Time Management

9, 10, 11, 12

The students will engage in activities to examine how they make use of their time, make an action plan, and create a to-do list to improve upon their own time management.

Lesson Rating 
PrintOne Class Period

The learner will:

  • document how they use their time.
  • utilize an action plan to better manage their time.
  • make a prioritized‘To Do’ list.
  • chart paper
  • markers, writing paper, pencils
  • action plans and a time allocation chart prepared in advance
  • student copies of HandoutOne: Time Management
  • optional: teacher-created handout for vocabulary
  • adjust: to shift, to make something fit better
  • advocacy: an act, or process of writing or speaking in favor of, or supporting, a cause
  • allocating: distribute according to a plan
  • analyze: to look at the details to discover key parts
  • optimize: to get the most out of something (an act or supply, etc)
  • philanthropy: giving time, talent and/or treasure and taking action for the common good
  • planning: creating a course of action
  • prioritize: to think about importance
  • prune: to cut back
  • setting goals: process of deciding what you want and creating a plan to achieve the result you desire
  • time management: a range of skills, tools, and techniques used to manage time when accomplishing specific tasks, projects and goals
Pose the following questions for students to write or discuss:
  1. What are some "unnecessary activities" that take up your time that you wish you didn't spend time on because they distract you from your goals? 
  2. What are some "unnecessary activities" that are positive and help you be more productive because they energize you?
  3. The activities on these two lists of what people want to do and don't want to do will be unique for each person. If students indicate that volunteerism or doing things that help others is energizing, discuss how these activities benefit the self and the community.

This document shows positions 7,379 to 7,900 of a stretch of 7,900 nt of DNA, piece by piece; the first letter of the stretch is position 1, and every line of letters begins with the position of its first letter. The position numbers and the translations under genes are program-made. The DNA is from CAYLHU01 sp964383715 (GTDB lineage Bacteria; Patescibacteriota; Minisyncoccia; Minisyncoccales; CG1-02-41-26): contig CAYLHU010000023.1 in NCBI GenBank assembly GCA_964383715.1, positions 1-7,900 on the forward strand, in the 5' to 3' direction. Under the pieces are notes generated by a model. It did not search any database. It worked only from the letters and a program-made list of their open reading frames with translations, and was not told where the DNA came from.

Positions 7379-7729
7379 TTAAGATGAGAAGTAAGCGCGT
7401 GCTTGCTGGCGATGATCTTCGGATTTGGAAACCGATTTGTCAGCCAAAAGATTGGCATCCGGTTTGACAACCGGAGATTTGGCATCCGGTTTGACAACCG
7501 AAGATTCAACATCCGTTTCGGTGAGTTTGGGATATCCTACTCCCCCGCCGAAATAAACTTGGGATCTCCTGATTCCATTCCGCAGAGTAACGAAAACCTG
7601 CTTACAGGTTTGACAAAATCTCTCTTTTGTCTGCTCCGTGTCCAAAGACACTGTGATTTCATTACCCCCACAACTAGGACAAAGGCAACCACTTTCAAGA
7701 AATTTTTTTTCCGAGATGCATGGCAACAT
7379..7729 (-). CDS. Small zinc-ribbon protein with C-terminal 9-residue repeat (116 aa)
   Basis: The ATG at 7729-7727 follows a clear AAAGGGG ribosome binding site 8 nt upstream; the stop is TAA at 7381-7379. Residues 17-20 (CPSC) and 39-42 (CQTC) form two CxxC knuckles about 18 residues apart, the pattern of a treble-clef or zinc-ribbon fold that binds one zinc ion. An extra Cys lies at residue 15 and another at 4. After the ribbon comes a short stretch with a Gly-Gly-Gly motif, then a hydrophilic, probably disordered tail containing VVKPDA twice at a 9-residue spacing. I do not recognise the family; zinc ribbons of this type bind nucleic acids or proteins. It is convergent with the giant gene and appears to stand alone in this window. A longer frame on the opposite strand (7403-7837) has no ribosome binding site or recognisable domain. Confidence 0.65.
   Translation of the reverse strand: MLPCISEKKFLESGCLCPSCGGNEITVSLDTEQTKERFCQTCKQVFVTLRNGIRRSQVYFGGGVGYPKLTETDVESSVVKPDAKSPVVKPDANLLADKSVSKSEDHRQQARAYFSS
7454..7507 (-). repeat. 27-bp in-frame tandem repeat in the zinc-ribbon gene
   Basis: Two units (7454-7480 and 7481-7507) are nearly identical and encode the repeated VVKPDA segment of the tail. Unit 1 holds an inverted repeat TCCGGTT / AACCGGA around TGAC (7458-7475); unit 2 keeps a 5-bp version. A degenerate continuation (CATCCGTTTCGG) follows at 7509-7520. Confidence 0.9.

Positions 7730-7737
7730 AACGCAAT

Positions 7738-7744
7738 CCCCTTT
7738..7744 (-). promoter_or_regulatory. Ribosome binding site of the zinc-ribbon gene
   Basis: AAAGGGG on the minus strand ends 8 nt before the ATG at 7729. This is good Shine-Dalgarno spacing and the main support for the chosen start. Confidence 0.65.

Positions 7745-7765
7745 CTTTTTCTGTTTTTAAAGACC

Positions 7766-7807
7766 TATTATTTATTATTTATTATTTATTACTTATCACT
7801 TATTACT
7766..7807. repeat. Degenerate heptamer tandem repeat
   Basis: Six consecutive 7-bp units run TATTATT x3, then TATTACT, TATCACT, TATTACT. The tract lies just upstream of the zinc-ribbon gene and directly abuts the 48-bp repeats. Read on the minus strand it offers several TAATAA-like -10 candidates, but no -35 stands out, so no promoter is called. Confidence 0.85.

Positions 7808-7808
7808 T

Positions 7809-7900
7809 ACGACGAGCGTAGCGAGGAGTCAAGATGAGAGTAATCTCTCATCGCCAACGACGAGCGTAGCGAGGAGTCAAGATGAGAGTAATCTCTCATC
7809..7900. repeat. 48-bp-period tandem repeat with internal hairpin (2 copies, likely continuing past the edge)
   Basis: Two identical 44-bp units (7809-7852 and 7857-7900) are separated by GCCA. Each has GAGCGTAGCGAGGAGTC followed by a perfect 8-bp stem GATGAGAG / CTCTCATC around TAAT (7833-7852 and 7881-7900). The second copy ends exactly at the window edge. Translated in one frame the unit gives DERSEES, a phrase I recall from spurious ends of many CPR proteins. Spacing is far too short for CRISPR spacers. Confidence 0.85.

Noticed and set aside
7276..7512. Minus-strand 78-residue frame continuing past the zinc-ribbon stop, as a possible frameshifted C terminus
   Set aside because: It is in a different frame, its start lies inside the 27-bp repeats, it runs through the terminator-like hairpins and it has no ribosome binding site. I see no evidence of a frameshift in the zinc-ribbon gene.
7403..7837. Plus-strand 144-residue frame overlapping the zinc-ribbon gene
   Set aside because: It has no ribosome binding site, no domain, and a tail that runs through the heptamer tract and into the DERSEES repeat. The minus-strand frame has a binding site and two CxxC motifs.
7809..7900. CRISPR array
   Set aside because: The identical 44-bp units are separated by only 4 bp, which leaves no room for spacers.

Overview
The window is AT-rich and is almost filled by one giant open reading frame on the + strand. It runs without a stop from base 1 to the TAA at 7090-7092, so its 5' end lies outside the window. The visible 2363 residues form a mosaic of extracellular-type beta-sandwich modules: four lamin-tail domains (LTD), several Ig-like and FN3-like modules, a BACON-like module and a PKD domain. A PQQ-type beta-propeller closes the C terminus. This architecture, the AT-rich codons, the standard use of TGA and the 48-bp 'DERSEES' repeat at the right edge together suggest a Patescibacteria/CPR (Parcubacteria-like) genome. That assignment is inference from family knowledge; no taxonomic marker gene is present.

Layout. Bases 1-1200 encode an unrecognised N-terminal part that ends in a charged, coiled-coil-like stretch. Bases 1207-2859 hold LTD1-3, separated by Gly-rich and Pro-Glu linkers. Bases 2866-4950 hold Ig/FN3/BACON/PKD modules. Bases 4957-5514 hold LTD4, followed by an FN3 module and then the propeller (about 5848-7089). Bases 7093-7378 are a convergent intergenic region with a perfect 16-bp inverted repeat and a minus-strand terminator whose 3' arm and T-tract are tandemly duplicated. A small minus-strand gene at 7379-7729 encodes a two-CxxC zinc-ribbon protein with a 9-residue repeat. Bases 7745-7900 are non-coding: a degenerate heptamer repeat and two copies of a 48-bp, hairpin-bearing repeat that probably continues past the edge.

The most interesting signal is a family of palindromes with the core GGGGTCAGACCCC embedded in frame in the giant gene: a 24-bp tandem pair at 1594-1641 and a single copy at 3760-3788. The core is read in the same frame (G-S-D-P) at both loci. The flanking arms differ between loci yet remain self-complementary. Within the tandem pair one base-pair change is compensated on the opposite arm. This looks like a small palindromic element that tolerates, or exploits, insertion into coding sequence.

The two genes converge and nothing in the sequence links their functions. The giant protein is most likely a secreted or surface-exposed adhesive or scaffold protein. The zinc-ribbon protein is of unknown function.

Discuss, "How might today’s work help you find time for the things you want to do?"


  1. Anticipatory Set:

    Ask: Do you ever wish you had more hours in the day to do everything you need or want to do?Ask the students to "Think, Pair, Share" about the following question:If you had no time constraintsor obligations, like school or jobs,what are two things you would do with your time? Say, "After you have taken a minute to think about this question, pair up with a neighbor and share your response."Give the studentsa fewminutes to share their thinking. Then discuss this as a class, sorting the suggested activities by putting talliesinto categories such as sports/exercise, friends, volunteering, relaxing, art, and media. Discuss in which categoriesmost activities fall. Talk about the benefits of having time todo what you like to do.Tell the students that today they will learn some strategies for time management that just might give them the time to do some of those things.

  2. On chart paper, create a two-column chart with the title of “Time.” Label one side of the column “How I spend my time” and the other side “How I would like to spend my time.” Model forthe studentsfilling in a few items on each side of the chart. Fill in examples such as sleep, eat, school, and shower on the first side. Under the second column give a few examples such as exercise and visiting friends.